May 22, 2022
Same Race Different Runner

The 2022 SMH Half Marathon navel gazing continues. A week after crossing the finish line, I’ve made another personal realisation that’s worth sharing, if you’ll indulge me.

I first ran this race in 2019, coincidentally, the last time it took place as a ‘live’ event. I was fairly seasoned runner at that point, by no means an expert (hey, I’m still by no means an expert) but it wasn’t my first half marathon. It wasn’t even my fifth I don’t think. Anyway, I should have known what I was doing. But I didn’t, and I had a disastrous race. The reasons aren’t really clear any more, but knowing me I suspect I didn’t train hard enough, didn;t eat well, and I remember that the day was very hot. I bonked at about the 16km mark, which is nowhere near as much fun as it sounds, and I walked it in, barely staying ahead of the sweepers.

When I crossed the finish line, I had to find an empty concrete bench and I just sat there, blank as a slate, staring at the grass in front of me for around half an hour and vagueing out. It took ages to find the strength to walk back to the station and I felt headachey and nauseous from the effort. What’s more, it was a solitary day. I knew no one on the race, spoke to no one for the duration, and travelled home on my own. That wasn’t a problem, as an introvert I actually quite like it, but it was in stark contrast to the story I’m about to tell you.

2022 was about a different experience as its possible to get. To start with, I travelled in in a pack. Wayne and I met up with around 20 friends, clients and fellow runners on the train and met up with more at the start line. There were hugs, high fives, nervous laughter, poo stories, trading painkillers, race advice and lots of questions. On the road, I bumped into plenty more. Colleagues from the race community, friends from North Shore Run Club and lots of cheers from the amazing ladies who were also wearing Running Mums Australia merch. I was tapped on the shoulder as they inevitably overtook me, we paused for selfies and stretches and quick bytes of conversation. It was such a sense of fun, of community, of tribe. It felt like a 21.1km party, including dance breaks as I boogied with the band on the side of the road.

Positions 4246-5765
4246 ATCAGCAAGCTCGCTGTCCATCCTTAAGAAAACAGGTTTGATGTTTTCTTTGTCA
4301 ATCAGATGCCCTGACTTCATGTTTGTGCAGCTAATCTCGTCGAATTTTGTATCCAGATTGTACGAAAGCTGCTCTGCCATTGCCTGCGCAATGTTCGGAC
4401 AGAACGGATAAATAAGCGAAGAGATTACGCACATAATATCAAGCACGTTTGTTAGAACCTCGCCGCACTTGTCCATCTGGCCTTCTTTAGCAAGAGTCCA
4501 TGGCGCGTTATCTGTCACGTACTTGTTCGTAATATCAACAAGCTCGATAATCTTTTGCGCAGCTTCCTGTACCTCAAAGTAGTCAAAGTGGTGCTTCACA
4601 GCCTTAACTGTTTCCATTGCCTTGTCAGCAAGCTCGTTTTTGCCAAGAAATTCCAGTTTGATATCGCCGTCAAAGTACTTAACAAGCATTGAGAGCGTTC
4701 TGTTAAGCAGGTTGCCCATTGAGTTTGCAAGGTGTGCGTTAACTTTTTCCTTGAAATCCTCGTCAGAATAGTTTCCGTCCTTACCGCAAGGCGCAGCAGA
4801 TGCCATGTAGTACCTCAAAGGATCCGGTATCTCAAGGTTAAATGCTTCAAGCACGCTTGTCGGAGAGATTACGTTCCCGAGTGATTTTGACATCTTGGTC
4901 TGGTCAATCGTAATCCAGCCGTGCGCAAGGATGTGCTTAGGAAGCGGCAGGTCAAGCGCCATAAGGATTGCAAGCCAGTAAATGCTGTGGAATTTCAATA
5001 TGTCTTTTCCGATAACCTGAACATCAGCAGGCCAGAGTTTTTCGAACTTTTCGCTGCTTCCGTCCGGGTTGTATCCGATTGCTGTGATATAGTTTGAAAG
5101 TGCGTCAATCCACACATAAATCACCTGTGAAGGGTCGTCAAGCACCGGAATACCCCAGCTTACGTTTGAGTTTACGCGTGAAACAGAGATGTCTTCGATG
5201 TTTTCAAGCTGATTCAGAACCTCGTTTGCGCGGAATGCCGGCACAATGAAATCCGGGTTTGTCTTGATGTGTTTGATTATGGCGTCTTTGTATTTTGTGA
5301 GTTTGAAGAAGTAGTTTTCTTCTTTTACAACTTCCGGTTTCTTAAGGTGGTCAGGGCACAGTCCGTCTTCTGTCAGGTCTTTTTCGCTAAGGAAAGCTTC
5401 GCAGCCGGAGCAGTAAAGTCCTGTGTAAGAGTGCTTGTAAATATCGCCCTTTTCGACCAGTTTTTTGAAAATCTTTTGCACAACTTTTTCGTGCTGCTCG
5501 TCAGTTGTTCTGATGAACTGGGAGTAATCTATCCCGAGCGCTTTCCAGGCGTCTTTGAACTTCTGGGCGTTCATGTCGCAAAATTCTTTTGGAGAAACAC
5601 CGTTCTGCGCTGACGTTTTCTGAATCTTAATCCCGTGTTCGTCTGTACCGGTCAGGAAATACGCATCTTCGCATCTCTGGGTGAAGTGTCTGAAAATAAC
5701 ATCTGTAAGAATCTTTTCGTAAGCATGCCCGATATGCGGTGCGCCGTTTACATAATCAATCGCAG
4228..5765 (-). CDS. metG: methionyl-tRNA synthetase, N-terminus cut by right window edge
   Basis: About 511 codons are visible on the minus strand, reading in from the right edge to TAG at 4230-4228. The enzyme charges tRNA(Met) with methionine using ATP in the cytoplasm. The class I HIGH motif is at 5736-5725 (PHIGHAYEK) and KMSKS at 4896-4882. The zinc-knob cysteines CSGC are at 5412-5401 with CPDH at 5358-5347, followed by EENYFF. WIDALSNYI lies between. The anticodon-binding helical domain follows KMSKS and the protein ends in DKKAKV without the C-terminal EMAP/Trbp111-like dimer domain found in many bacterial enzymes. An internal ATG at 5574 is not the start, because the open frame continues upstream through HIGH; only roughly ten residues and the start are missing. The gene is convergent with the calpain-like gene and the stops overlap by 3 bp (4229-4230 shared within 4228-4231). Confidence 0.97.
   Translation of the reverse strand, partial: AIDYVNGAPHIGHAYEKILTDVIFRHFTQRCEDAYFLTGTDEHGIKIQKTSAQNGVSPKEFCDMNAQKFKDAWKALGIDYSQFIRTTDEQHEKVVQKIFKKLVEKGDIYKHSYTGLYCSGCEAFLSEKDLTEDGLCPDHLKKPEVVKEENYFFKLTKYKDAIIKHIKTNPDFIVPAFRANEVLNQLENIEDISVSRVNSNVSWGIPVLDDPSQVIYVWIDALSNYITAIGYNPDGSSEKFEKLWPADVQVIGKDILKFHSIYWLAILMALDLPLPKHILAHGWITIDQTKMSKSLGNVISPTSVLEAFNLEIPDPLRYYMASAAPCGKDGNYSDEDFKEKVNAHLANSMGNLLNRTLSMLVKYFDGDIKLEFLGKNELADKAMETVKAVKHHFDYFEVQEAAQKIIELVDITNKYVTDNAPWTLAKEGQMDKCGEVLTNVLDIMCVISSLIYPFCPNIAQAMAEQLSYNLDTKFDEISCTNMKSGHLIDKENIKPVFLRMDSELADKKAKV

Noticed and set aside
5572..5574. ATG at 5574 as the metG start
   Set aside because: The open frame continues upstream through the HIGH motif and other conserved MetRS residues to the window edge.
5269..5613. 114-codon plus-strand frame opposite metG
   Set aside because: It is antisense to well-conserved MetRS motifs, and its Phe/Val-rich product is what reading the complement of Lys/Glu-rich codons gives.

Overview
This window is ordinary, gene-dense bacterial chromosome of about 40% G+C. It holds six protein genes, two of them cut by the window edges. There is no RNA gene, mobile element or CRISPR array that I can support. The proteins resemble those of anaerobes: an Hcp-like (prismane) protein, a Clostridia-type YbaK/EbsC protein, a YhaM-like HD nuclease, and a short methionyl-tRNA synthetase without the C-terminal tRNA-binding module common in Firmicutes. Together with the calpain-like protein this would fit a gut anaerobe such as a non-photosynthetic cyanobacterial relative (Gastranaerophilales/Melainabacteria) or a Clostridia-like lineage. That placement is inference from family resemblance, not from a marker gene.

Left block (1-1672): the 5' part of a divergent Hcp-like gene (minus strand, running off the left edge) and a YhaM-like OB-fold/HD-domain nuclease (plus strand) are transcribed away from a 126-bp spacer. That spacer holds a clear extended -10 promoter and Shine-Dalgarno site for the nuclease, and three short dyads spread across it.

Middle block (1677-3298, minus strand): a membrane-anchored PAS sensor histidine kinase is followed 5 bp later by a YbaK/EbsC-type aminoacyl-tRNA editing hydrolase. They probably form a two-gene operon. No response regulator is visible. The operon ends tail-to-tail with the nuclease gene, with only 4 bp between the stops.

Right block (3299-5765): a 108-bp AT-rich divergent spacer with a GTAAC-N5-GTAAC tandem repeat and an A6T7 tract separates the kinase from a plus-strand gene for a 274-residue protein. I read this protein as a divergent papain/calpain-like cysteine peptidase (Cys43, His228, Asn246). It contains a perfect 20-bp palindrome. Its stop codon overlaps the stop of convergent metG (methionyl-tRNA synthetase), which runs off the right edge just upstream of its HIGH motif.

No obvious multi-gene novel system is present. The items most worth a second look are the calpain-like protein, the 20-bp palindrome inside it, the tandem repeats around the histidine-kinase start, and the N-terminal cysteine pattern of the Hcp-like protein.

To be honest there wasn’t a hell of a lot of difference between my 2019 time and my 2022 time. But the experience was night and day. Instead of crashing at the finish line, I discovered I had the energy for conversation and celebration with Wayne and others, before doubling back out on to the course to check on the few that I knew were still out there. And the thrill of rejoining them and approaching the finish line for a second time, knowing all my clients had made it and were home safely.

The clock is simply not an accurate reporter of a race. Metrics are just one measurable, and perhaps the least important in my view. When I look at one race against the other, I see a runner vs a coach. I see solitude vs community, I see pain vs fun. This run was a coming together of training, relationships, muscle memory, a change in attitude and more. The triumph wasn’t my own run, which was middling at best, but the success of almost a hundred friends, colleagues, acquaintances, clients and family, many of whom were crossing the finish line for the first time. I felt fit. I felt seen. I felt like I belonged. I felt like I was needed. I felt like I had more to give. It was amazing.

Running is a masterful teacher. It teaches patience, grit, solitude, connection, breathing, pain, pride and humility. It has taught me to be alone, but even harder in my case, how to be together. I am constantly amazed at the path it has taken me on, and the people it has brought into my life. Thank you one and all. I was one thing, and now I am another. I am because we are.

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